The concern in educating young people is clearly reflected in the fact that Andy want to have the same profession as his father, the righteous Judge James K. Hardy (Lewis Stone) and in the fact that Judge James give advices to him son constantly. The first "Love finds Andy Hardy"'s scene shows  the decent and respected judge to exercise their profession. The film makes it clear from the start who is the holder of "legitimate authority" (Art Silverblatt 2007, 87), who is on the side of the law: the adult man, the father. During the film, James teaches, as a responsible parent should do, his son Andy in relation to their amorous adventures. The fact that Andy want to be like his father transmits to the teenagers that they should admire their parents and see them as teachers and models (ie obviously in the context of structured families). Andy has the energy to fight in order to be like his father. However, he does not have the maturity to do so. It is in this context that the adult role of James reveals important: educating the intantil son. James is then the "ideal adult" (Art Silverblatt 2007, 87), with a job related to law and able to educate the child. Like Andy, his sister, Marian Hardy (Cecilia Parker), strives to be like your mother, Emily Hardy (Fay Holden). Emily has unexpectedly to be away from home and Marian takes over the functions related to housework, wanting to be as skillful as their mother. Obviously, Marian is not capable of being a competent housewife. This is clearly evidenced in the fact that she doesn't know how to make coffee. She wants to be like her mother but it is necessary for Emily to teach and insist on the apprenticeship of her daughter. Without her mother beside her, Marian can not succeed in her home work.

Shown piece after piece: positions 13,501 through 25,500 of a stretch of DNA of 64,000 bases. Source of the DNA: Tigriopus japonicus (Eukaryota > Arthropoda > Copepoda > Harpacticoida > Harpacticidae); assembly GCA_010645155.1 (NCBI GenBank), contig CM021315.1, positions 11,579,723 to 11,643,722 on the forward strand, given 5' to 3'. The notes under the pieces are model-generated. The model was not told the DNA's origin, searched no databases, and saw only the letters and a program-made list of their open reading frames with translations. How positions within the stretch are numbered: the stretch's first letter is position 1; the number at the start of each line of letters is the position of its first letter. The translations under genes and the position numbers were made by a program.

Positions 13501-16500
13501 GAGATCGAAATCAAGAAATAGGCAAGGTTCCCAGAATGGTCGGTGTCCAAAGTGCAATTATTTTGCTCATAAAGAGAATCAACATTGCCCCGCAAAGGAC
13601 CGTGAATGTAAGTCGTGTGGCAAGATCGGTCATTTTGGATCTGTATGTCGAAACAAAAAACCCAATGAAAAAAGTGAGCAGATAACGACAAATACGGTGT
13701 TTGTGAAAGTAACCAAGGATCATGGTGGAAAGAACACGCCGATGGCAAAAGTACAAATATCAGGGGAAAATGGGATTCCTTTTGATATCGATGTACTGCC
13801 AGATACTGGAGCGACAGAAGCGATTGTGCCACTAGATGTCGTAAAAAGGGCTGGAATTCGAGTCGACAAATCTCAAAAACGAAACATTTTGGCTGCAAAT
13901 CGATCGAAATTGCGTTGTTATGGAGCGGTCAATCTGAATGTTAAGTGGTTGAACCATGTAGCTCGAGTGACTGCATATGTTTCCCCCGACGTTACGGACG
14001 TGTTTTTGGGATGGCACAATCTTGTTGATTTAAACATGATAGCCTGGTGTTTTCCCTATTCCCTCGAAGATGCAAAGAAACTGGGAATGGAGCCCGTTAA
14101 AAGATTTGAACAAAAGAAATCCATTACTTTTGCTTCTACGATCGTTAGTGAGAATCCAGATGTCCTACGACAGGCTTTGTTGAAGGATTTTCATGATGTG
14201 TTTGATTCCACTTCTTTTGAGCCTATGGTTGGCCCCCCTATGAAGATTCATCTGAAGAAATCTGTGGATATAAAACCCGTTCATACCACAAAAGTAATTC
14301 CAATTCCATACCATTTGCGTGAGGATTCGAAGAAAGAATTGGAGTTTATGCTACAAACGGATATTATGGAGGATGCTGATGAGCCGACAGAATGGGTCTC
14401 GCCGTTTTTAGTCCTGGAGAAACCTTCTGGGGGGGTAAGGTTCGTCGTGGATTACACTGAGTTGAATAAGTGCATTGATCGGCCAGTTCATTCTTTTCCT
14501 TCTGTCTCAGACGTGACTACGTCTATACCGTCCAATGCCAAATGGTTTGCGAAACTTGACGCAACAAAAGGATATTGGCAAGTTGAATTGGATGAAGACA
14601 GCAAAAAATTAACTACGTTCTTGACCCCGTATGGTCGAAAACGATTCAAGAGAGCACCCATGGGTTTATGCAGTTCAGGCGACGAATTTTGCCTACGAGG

From what has been said so far, it can be said that "Love finds Andy Hardy" shows, as stated by Art Silverblatt (2007), a harmony between generations (the children want to be like their parents and these are responsible for the growth of those).